Why Mustafa Al Kadhimi deserves Europe's support

The hunger for change in Iraq is palpable, and the Prime Minister has a strong vision of his country’s need to change

epa08764314 Iraq's Prime Minister Mustafa al-Kadhimi departs from no 10 Downing Street following a meeting with Britain's Prime Minister Boris Johnson (not pictured) in London, Britain, 22 October 2020.  EPA/Simon Dawson / POOL
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Iraq's Prime Minister Mustafa Al Kadhimi was in Europe last week with a simple but fiendishly difficult mission to accomplish.

Mr Al Kadhimi is a former spymaster with an acute sense of the challenges, expectations and resources in his command. He put it well himself in a briefing held on London’s Park Lane. “I dance on a daily basis with snakes but I am looking for a flute to control them,” he said with a knowing smile.

In the 15 years since Iraqi leaders began visiting London following the Saddam Hussein era, a long shadow has been cast by wars and conflict. What Mr Al Kadhimi represented this time round was someone Europeans could understand at a moment of reset.

Previous Iraqi prime ministers could travel abroad to have crisis talks and not much else. In the past decade, real business was done during Nouri Al Maliki’s talks about the deployment and exit of British forces – as there was with Haider Al Abadi discussing the anti-ISIS coalition.

This time round, Mr Al Kadhimi offered something new for Europeans to seek engagement on neglected strategic and economic issues. The Prime Minister was open about a “very high threshold of expectation” from Iraq’s youthful population as his government responds to popular demands.

He was candid that protests in Baghdad did not only stem from anger at economic issues and corruption. A strong stand against sectarian interests and overweening Iranian infiltration also powered the demonstrations.

The coffers were bare in May 2020 when he took over and he has given himself a June 2021 deadline to enact reforms before new elections. The backdrop is deep and prolonged shock to the world economy from Covid-19.

Iraq has powerful cards to play in the regional matrix. Baghdad is the only regional capital that can talk to all its neighbours in the framework of friendship. As Mr Al Kadhimi put it, Baghdad can mediate the “clandestine points of view” of all the countries around it. He added that Iraq can do so without preconceptions and fear of the other side. That offer could sound opaque but it is also a valuable skill set for the country.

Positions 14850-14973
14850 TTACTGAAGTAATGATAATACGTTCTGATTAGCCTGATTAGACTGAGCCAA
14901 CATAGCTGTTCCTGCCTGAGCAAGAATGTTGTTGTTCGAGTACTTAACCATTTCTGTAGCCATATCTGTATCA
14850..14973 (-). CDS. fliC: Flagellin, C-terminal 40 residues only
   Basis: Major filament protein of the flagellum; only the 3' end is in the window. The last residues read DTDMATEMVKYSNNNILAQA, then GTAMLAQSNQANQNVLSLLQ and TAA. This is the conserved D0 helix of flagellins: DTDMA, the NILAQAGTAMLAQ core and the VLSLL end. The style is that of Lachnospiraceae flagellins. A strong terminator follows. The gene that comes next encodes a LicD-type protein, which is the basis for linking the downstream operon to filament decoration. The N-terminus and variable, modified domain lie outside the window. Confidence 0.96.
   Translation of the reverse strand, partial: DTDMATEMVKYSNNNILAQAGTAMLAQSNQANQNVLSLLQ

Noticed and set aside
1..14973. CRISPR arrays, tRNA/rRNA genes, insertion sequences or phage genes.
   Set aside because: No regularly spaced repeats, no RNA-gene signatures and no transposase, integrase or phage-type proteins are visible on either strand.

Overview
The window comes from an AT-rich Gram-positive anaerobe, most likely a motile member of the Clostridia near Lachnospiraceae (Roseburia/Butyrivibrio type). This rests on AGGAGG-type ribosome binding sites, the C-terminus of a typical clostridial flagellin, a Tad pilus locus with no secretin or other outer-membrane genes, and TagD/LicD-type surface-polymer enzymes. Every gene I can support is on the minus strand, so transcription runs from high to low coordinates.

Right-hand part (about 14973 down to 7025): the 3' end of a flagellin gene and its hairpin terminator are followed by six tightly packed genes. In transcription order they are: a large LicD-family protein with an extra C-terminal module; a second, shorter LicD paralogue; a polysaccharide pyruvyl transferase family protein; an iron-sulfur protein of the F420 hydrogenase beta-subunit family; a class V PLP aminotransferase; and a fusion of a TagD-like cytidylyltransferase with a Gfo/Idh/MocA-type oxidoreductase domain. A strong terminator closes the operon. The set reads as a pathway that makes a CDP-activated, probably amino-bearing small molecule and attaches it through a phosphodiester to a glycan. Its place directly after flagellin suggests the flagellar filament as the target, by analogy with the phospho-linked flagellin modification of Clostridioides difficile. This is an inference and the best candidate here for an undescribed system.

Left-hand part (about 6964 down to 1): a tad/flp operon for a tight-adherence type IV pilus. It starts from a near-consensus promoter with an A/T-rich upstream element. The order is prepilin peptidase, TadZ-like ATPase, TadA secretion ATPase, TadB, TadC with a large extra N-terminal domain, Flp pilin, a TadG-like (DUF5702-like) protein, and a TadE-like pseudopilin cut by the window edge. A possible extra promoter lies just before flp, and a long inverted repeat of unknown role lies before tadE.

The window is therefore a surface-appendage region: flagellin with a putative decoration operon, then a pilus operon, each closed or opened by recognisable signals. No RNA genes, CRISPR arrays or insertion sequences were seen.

Mr Al Kadhimi's perspective on the changing threat from ISIS is something that resonates strongly in European capitals.

On his first stop in Paris, talks with French President Emmanuel Macron came in the wake of the murder of teacher Samuel Paty by an extremist. The incident underlined the universality of ISIS extremism and Mr Al Kadhimi was able to make that point to Mr Macron.

The Iraqi Prime Minister is determined not to see his country pushed into choices against its will. The US and Iran wage a rivalry. But while Iraq is a key arena, it is not a pawn.

Support for Mr Al Kadhimi in Europe was strong. During his meeting with Angela Merkel, the leaders discussed how to support the Iraqi security forces. The ideas that Mr Al Kadhimi has around the primacy of the state under democratic control is fully supported by the European establishment.

One point that Mr Al Kadhimi makes is that issues of infiltration go far beyond armed groups to political parties, associations, community groups and actors. So a fresh start means a broad agenda that is in need of outside backing.

The appeal that Mr Al Kadhimi makes to the younger Iraqi demographic comes down to economics. Mrs Merkel made the point that she supported his efforts to build the people's confidence in state institutions through his reform agenda. She outlined measures to provide backing for Iraq in the areas of migration to address what compels people to leave their homeland.

The German parliament is due to decide before the end of the month on the country’s military logistics support and training mission in Iraq. Germany’s long-serving Chancellor acknowledged that ISIS is not only a threat to Iraq but to her own country as well.

There was a strong message in favour of the economic reform ambitions presented by the Iraqi delegation in Berlin with political and business leaders.

Meanwhile in London, there was the first meeting of the Iraqi Economic Contact Group to push permanent initiatives. It is an effort to regularise how Iraq deals with big economies.

Baghdad has established financial institutions to leverage with counterparts in London. To have Mr Al Kadhimi as a chief executive capable of co-ordinating the country’s approach is an advantage.

The Prime Minister also met with Prince Charles and made new accords with the British Museum on the cultural heritage exchanges between both nations.

Looking at his own country, Mr Al Kadhimi saw the obvious mismatch between reliance on rents from the oil industry and ambitions of people in their 20s and 30s. The hunger for change is palpable. Mr Al Kadhimi has a strong vision of his country’s need to change. This is both a diplomatic and a political challenge.

Perhaps the last words should remain with the man himself. Mr Al Kadhimi recognised that he did not have tall pillars of political party support. Instead, he was a man on a tight rope between buildings. “I am not only on the wire but riding a bicycle to do it,” he said.

Europe’s job is to give him the tyres.

Damien McElroy is the London bureau chief of The National